Washington Heights is a residential neighborhood around the I-95 crossing in Upper Manhattan. It is NYC’s Little Dominican Republic. Sub-neighborhoods include Hudson Heights and Fort George.
Washington Heights Neighborhood
The neighborhood’s boundaries are generally:
The neighborhood is named after Fort Washington which defended the upper Hudson River during the U.S. Revolutionary War (1775-1783).
“The Heights” part of the name comes from the hill of Manhattan schist (bedrock) that rises on the western side of Upper Manhattan. Manhattan’s highest natural point is a rock outcropping in Bennett Park at 265 feet (81m) above sea level.
Washington Heights is the neighborhood where the “In the Heights” Broadway play and movie are set.
- Medieval Festival
- 27 de Febrero Way
- Audubon Ballroom
- Audubon Terrace
- Dyckman St
- Fort Washington Ave Armory
- George Washington Bridge
- GW Bridge Bus Terminal
- Harlem River Drive
- High Bridge
- High Bridge Water Tower
- Hispanic Society
- La Cabaña Salvadoreña
- La Casa Del Mofongo
- Little Red Lighthouse
- Met Cloisters
- Morris-Jumel Mansion
- National Track & Field Hall of Fame
- New York Presbyterian
- Polo Grounds (former)
- United Palace Theatre
- Bennett Park
- Fort Tryon Park
- Fort Washington Park
- Highbridge Park (mountain bike trails)
- Boricua College
- Columbia University College of Physicians and Surgeons
- Yeshiva University
- Manhattan Borough President
- Manhattan Community Board 12
- NYC Mayor
- NY City Council District 10
- NY State Senate District 31
- NY State Assembly Districts 71 & 72
- US Congress NY District 13
Washington Heights News
Visit Washington Heights
The neighborhood is divided by the heights up on the Manhattan schist and the eastern low land. Fort Washington Ave is the main street up to the Heights. Broadway is the main street down below. Dyckman St on the northern border is also a main street. It is very Dominican.
I-95 crosses the neighborhood. The West Side Highway runs along the western border. Harlem River Drive (which becomes the FDR) is on the eastern border.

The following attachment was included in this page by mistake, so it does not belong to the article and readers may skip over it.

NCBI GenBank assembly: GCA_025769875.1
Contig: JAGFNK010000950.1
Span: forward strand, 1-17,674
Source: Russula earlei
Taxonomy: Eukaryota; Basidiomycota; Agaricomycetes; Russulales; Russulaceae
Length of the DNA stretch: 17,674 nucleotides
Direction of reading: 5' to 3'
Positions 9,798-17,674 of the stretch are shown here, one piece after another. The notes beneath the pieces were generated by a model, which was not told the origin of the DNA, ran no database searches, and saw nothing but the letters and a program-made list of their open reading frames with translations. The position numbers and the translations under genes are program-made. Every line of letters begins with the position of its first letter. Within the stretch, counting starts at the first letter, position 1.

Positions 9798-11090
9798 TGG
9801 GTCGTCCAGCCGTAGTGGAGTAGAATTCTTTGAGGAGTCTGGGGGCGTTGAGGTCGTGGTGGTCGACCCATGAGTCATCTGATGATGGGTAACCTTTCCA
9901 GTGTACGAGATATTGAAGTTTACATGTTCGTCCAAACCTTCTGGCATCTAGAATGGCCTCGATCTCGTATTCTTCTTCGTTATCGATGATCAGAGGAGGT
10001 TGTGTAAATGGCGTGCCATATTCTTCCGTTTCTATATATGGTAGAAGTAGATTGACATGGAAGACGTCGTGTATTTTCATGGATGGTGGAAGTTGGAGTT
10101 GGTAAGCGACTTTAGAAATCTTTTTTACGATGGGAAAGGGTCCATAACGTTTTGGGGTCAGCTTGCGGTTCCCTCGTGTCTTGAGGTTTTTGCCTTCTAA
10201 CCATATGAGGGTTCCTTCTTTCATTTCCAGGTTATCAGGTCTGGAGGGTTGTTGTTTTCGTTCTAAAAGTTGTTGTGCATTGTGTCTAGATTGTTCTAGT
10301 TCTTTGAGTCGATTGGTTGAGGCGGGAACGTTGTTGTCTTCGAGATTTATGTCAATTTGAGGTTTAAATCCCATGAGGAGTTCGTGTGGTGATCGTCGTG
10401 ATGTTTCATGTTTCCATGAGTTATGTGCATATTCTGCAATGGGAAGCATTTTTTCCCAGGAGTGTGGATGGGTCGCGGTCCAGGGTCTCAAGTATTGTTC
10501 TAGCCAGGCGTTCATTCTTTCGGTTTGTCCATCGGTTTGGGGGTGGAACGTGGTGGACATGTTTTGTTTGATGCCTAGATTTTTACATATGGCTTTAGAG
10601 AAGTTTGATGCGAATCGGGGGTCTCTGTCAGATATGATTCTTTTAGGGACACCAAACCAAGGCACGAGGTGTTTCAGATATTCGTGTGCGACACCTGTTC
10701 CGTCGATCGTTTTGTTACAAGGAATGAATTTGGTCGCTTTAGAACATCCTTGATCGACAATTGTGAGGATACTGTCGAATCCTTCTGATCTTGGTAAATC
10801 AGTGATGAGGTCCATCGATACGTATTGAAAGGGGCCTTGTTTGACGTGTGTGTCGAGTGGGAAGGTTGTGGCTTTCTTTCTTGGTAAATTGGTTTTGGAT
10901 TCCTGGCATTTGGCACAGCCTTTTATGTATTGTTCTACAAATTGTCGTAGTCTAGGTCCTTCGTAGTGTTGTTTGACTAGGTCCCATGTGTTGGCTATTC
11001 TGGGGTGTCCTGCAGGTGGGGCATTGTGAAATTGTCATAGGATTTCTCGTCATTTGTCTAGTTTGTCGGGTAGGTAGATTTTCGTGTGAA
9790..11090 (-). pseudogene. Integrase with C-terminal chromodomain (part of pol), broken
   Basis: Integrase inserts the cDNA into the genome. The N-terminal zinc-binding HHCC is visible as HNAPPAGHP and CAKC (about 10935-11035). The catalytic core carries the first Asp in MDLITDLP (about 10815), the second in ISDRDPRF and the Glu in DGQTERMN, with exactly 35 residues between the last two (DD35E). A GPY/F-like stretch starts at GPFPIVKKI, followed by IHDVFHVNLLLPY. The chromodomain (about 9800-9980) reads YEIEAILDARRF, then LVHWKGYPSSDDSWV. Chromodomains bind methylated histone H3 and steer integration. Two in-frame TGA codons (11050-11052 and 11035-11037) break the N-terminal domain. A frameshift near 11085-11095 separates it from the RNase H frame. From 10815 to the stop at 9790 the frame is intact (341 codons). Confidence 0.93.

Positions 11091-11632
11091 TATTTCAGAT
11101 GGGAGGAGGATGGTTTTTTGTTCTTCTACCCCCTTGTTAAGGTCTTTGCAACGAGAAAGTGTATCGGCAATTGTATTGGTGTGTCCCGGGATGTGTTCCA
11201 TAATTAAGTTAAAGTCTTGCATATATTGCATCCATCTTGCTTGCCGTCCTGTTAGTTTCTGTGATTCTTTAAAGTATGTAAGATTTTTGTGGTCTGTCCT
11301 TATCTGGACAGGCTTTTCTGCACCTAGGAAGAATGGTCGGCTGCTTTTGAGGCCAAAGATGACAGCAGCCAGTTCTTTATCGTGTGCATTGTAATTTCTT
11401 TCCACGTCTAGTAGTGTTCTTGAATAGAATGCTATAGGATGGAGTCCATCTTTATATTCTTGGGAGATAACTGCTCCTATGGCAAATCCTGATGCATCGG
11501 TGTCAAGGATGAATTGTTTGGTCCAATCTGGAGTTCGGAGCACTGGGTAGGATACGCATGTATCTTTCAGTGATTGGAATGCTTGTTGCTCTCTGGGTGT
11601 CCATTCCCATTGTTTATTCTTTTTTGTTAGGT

The GW Bridge Bus Terminal provides connections to New Jersey.
(A) 155th, 163rd, 168th, 175th, 181st, 190th, and Dyckman St
(1) to 157th, 168th St – Washington Heights, 181st, and Dyckman St
The (A) provides fast access to downtown because it runs express. The (1) local follows Broadway to Midtown.
In the Heights
Washington Heights is going to be famous forever as the setting for Lin-Manuel Miranda’s In the Heights Broadway play and movie.
Miranda was raised in Inwood, on the north side of Dyckman St, the northern border of Washington Heights. He wrote many of the hit songs of Hamilton in Aaron Burr’s room at the Morris-Jumel Mansion.
The New York City street is a culture all its own.
Hispanic Society NYC, or The Hispanic Museum & Library, is a research library and museum…
The Met Cloisters in Fort Tryon Park is the Metropolitan Museum of Art’s museum of…
The United Palace is a restored 1930 vaudeville theater and movie palace that serves as…
Fort Washington Park runs along the Hudson River. Highbridge Park runs along the Harlem River. Fort Tryon Park is the big park. A rock in Bennett Park is the highest natural point in Manhattan. J. Hood Wright Park has bridge and river views.
Libraries are important repositories of knowledge and places to study with internet access. Please don’t take away our libraries.
New York Public Library branches include the Washington Heights Library and the Fort Washington Library.
Private libraries include the Augustus C. Long Health Sciences Library (Columbia University Irving Medical Center) and Russell A Hibbs Memorial Library (Columbia University orthopedic library).
Barrio Life In Washington Heights
The neighborhood is gentrifying, but is still a barrio. Barrio life is unique. The suits are track suits. Spanish is more common than English. The air is filled with the sound of merengue, bachata, salsa and reggaeton – at all hours and often loud enough to knock you off your feet and wake the dead.
There is more street life because we live in small apartments (although Washington Heights has bigger apartments than most of Manhattan). Kids do wheelies down the street on their bicycles and motorbikes. They like to set off fireworks in the wee hours. Beauty salons and barber shops are open late and busy all night.
The markets are piled high with viandes (root vegetables) and Caribbean products. Plantains are cheaper in Washington Heights than they are in Puerto Rico. The smell of restaurants cooking Latin food brings memories of home. You can still get a nice meal without breaking the bank. In New York City, that’s important.
Early in the morning men gather on the street to gossip before work. Even the streets are a workplace. There is a lot of mobile car repairing, washing and detailing – just like in the Caribbean.
To outsiders, an open fire hydrant might suggest lawlessness, but to the community, it represents love. New York moms know that when the water is running, the kids are safe. Running water puts everyone into play.
That’s life in The Heights.